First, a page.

In order to obtain the best results lavage should be commenced as soon as possible and performed in a regular and efficient manner. Opinions differ as to the period of the day when it should be employed, and it is probable that each case requires to be considered upon its own merits. In most instances the stomach is most conveniently washed out just before the patient retires to bed or about three hours after his last meal, as by this means the retention of food during the night is obviated and the insomnia which so often arises from nocturnal indigestion is prevented. As the disease progresses a single lavage is seldom sufficient, and it is advisable that the patient be taught to empty and cleanse his stomach both morning and evening. For this purpose warm water containing bicarbonate of sodium (2-5 grains to the ounce) is usually all that is required ; but if an antiseptic is considered necessary, boracic acid (2 per cent.), salicylic acid (3 per cent.), benzoate of sodium (2 per cent.), resorcine (3 per cent.), thymol (0.5 per cent.), or lysol (0.1 per cent.) may be employed. It is important to empty the stomach completely at the termination of the operation, since the retention of any of these solutions may give rise to serious toxic symptoms. A soft tube is also of value as a means of introducing food into the stomach in cases of carcinoma of the cardiac orifice. The subjects of this complaint should not be permitted to exist solely upon what they can manage to swallow, but from the onset of the dysphagia their nutrition should be maintained by forcible feeding or nutrient enemata. The tube should be soft and of moderate calibre, and be introduced with the greatest caution. As soon as it has entered the stomach a pint and a half of peptonised milk, egg and milk, clear soup, or other form of liquid nourishment is poured in through a funnel and the instrument withdrawn. This procedure must be repeated every six or eight hours, and as the stricture becomes more pronounced the size of the tube should be reduced.

The chief contra-indication to the employment of a tube for lavage or feeding is the existence of haemorrhage. When the vomit constantly contains altered blood, or attacks of haematemesis occur at short intervals, the growth is invariably ulcerated and often extensive. In such cases the careless employment of an instrument may produce serious results, and we have more than once seen profuse and dangerous bleeding ensue after its use.

Rectal feeding is of great value when gastric intolerance is an important feature of the complaint, and in cases where it is necessary to increase the nutrition with a view to the performance of gastrostomy or gastro-enterostomy. The oldfashioned method of administering two ounces of milk every two hours should be abandoned in favour of much larger injections at greater intervals of time. By the adoption of this procedure the patient is spared a great deal of pain and inconvenience and the tendency to irritation of the bowel is greatly reduced. In every case the rectum should be irrigated with normal saline solution each morning, and the enemata be administered through a large soft tube, which is inserted as far as possible into the bowel. During the operation the patient reclines upon his left side, with his buttocks raised upon a pillow, and the reservoir containing the nutrient liquid which is attached to the tube is suspended about three feet above the level of the couch.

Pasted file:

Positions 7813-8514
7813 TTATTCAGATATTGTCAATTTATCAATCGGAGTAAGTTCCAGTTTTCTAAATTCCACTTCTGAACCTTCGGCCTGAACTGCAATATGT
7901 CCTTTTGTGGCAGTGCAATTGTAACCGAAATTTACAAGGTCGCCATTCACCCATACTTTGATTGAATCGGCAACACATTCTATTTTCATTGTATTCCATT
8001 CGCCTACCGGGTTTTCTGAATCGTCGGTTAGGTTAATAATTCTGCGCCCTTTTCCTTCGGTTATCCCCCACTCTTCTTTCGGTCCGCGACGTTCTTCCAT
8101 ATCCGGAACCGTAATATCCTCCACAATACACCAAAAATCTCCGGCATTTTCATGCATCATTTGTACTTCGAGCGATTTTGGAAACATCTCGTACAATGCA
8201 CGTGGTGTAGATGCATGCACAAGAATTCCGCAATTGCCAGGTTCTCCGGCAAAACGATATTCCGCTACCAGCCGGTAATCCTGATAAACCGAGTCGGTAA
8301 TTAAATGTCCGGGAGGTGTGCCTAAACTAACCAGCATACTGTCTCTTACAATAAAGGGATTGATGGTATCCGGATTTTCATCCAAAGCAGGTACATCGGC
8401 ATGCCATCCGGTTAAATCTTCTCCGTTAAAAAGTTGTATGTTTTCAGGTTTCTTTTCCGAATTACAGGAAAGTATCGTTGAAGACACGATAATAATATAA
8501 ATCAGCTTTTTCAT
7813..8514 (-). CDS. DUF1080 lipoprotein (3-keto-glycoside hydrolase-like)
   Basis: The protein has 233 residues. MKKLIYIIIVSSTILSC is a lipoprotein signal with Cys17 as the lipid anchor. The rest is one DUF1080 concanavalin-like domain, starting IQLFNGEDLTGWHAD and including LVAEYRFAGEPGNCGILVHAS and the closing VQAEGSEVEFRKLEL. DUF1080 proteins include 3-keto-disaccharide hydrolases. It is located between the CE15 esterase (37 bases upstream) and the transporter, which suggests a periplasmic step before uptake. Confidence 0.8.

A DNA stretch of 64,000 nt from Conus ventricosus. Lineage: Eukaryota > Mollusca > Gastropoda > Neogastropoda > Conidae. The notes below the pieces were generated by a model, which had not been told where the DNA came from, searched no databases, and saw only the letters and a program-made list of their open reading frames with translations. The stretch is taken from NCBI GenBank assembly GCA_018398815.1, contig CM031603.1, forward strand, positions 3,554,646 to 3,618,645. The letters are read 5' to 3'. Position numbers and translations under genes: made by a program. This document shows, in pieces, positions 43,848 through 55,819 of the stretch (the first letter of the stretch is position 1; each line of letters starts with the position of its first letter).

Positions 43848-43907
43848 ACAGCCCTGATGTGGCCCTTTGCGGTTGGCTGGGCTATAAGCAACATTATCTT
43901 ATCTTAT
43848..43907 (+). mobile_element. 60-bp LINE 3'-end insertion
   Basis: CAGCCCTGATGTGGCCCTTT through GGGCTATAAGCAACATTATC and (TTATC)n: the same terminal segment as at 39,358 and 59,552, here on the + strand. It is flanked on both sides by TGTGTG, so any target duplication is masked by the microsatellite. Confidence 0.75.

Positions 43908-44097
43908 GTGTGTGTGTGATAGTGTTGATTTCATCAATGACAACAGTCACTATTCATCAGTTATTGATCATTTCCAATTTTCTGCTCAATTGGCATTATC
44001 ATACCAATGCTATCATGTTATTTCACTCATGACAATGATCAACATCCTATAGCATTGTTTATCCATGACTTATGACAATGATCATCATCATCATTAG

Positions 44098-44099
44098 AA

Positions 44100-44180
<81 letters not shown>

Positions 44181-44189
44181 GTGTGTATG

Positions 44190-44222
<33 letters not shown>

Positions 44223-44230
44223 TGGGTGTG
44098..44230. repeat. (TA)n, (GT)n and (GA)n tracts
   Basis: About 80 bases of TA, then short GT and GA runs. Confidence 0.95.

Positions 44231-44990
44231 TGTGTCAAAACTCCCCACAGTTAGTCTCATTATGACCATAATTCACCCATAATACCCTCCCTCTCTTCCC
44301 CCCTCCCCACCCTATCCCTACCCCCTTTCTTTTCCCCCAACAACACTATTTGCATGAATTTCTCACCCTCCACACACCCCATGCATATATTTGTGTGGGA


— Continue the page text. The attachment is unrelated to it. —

Atmospheric pressure being the only force used in the administration of the enema, the operation requires threequarters of an hour for its due performance; and if this time is always allowed the whole quantity is absorbed without the least discomfort. As a rule peptonised milk is the best form of nourishment, and fifteen to twenty fluid ounces may be given in the manner described every six or eight hours. The use of peptone and of the various meat essences is not attended by any special benefit, nor is an emulsion of meat and pancreas either more convenient or useful than milk. The majority of the so-called nutrient suppositories merely act as foreign bodies in the rectum, and are either expelled or discovered unaltered in the bowel after death. If a diffusible stimulant is required, a tablespoonful of brandy or whisky may be added to each enema. Eggs are apt to create an unpleasant odour of sulphuretted hydrogen in the sick-room.